Caixin
Aug 27, 2019 08:02 PM
FINANCE

Banks Urged Not to Drag Their Feet on Lending Rate Reform

The Beijing headquarters of the People's Bank of China. Photo: VCG
The Beijing headquarters of the People's Bank of China. Photo: VCG

* The People’s Bank of China has issued a series of milestones it expects major banks to hit in the coming months concerning the use of its redesigned reference rates for pricing loans

* Despite the urging of policymakers, many banks remain unprepared to price loans based on the new reference rates. An insider at a large bank said its lending department’s operations system and contracts haven’t yet been updated

(Beijing) — China’s central bank has given major banks a timetable for using recently revamped reference rates for pricing new loans, which its governor has publically pushed them to institute as soon as possible.

The urging signals that the central bank is eager for lenders to implement the new system, which policymakers hope will make the interest rates on bank loans more responsive to market forces and end up lowering borrowing costs for companies amid the economic slowdown.

The People’s Bank of China (PBOC) has instructed major financial institutions to ensure they issue at least 30% of new loans based on the national loan prime rates (LPRs) by the end of September, two sources familiar with the issue told Caixin. The central bank wants that number to be 50% by the end of December, and 80% by the end of March.

At a meeting Monday with senior officials from 24 major banks, PBOC Governor Yi Gang urged (link in Chinese) them to remove the implicit floor on lending rates and cut actual borrowing costs for businesses.

The PBOC had found that the previous system, based on its own benchmark rates, could be manipulated by commercial banks, some of which had been cooperating to create an implicit floor on rates to protect their own lending margins. Previously, some banks would not offer loans for less than 90% of the PBOC’s benchmark rates. The central bank has since banned this practice.

Whether a bank has participated in efforts to set a floor on loan rates is now part of the PBOC’s assessment for monitoring banks’ risks, Caixin has learned.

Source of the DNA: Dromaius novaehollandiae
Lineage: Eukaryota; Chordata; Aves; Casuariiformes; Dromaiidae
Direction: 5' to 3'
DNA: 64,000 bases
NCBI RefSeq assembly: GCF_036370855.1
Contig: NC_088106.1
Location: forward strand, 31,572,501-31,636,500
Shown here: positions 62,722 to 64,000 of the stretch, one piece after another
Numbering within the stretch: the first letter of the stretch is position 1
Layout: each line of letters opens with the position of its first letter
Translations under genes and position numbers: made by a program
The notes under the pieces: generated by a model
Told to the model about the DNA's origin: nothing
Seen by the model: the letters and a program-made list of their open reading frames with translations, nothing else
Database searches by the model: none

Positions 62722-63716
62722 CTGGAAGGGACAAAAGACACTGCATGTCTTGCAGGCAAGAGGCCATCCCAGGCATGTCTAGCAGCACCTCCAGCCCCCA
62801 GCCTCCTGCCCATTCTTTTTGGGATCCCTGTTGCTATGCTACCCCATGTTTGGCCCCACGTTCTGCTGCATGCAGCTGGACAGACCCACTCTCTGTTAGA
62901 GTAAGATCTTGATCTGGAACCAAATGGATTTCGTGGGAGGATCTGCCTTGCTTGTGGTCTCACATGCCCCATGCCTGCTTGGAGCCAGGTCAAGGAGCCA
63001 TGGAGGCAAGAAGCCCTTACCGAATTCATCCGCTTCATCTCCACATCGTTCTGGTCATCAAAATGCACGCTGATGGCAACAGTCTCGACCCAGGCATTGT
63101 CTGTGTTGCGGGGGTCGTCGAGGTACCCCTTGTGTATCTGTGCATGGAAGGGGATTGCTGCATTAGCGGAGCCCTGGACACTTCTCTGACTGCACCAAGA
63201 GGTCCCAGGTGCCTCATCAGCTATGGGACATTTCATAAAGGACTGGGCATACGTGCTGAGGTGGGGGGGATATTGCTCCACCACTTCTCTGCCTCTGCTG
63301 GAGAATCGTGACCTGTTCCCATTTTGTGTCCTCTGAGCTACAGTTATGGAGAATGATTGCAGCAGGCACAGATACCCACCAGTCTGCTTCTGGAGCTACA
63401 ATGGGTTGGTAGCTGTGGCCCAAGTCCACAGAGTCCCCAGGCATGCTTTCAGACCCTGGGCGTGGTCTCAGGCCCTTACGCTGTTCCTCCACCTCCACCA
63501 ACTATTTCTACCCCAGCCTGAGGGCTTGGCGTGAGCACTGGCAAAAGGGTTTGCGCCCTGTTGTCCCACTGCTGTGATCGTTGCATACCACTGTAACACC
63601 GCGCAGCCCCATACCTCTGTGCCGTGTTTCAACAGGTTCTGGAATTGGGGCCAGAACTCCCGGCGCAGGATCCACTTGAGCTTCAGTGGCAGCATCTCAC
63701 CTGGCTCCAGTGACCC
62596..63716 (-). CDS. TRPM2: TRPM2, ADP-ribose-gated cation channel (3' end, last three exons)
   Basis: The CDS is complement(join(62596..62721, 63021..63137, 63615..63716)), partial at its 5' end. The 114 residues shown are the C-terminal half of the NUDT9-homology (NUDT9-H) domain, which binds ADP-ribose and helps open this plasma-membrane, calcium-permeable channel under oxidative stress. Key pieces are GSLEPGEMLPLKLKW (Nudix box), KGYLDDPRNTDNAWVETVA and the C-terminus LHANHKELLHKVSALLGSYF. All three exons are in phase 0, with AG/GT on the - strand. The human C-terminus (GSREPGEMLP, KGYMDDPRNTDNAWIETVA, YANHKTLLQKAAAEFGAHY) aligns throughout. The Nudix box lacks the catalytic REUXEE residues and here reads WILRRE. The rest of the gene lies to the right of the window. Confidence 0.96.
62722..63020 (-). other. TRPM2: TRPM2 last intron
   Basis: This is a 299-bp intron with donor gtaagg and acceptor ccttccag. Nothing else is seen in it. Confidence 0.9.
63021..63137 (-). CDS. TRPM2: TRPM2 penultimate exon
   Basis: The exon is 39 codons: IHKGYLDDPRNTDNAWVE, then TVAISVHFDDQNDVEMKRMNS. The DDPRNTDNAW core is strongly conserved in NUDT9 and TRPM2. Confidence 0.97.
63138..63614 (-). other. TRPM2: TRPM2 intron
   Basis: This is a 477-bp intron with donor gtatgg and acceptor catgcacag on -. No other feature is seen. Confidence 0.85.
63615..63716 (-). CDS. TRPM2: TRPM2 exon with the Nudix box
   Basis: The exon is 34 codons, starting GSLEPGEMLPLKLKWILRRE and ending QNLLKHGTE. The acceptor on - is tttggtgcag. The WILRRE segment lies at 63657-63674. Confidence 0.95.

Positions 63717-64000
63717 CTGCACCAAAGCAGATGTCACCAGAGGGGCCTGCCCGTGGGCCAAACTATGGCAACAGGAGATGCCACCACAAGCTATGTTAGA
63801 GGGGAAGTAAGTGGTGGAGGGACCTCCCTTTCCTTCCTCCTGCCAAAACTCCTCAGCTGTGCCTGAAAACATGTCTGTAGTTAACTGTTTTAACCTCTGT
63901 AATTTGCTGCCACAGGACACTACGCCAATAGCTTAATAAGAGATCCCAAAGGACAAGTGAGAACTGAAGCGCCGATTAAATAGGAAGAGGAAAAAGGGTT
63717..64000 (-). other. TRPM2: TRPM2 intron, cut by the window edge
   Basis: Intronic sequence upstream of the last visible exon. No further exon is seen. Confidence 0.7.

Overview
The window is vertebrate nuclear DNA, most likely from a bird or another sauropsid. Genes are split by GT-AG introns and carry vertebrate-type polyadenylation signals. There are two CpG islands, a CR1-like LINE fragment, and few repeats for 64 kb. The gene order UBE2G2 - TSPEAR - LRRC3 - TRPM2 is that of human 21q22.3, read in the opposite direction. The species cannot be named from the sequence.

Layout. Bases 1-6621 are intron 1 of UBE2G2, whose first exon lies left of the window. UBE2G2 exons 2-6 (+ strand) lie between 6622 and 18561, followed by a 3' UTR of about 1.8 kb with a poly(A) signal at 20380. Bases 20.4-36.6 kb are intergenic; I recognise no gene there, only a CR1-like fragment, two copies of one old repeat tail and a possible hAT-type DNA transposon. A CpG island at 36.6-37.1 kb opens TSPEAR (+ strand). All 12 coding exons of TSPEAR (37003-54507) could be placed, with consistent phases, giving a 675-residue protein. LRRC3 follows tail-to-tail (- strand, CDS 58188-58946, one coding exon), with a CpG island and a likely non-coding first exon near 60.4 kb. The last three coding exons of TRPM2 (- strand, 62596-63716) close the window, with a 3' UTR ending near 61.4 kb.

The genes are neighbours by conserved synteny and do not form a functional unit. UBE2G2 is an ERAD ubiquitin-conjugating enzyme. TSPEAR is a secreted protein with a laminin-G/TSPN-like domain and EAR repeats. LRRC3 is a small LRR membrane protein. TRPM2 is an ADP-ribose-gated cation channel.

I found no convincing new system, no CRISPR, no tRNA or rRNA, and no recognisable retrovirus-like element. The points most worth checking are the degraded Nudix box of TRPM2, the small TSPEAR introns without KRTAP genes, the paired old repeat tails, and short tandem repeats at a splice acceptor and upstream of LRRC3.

The new system breaks the implicit floor because the national LPRs will change every month, unlike the previous loan reference rates, said Zhong Zhengsheng, director of macroeconomic analysis with consultancy CEBM Group. The official benchmark rates have not changed since October 2015.

Sources close to the PBOC said the national LPRs will not be used as a new floor for loan rates, because banks can add or subtract basis points to and from the national LPRs when setting loan rates.

Despite the urging of policymakers, many banks remain unprepared to price loans based on the new reference rates, which were announced last week. An insider at a large bank’s lending department told Caixin that its operations system and contracts haven’t been updated for use with the national LPRs.

Banks may struggle if the central bank pushes them to adopt the new system too quickly, Wang Yifeng, the chief banking analyst of Everbright Securities Co. Ltd., said in a note last week.

As part of a years-long interest rate reform, the PBOC has revamped how the national LPRs are set.

The new LPRs, announced monthly, are set by taking an average of what 18 designated commercial banks quote for their own LPRs — the rates they charge their most creditworthy borrowers — after discarding the lowest and the highest quotes. Banks have to set their LPR quotes based on the rates of the medium-term lending facility, a kind of policy lending tool that reflects commercial banks’ cost of borrowing from the central bank. The first one-year national LPR came in at 4.25% and the five-year-plus one read 4.85%.

Although the PBOC has vowed to remove the implicit floor on lending rates, it has ruled out mortgage loans as a beneficiary in order to prevent the housing market from overheating. On Sunday, the PBOC announced (link in Chinese) that new mortgage rates for first-home buyers should not be lower than the national LPRs of the same maturity.

Contact reporter Guo Yingzhe (yingzheguo@caixin.com)

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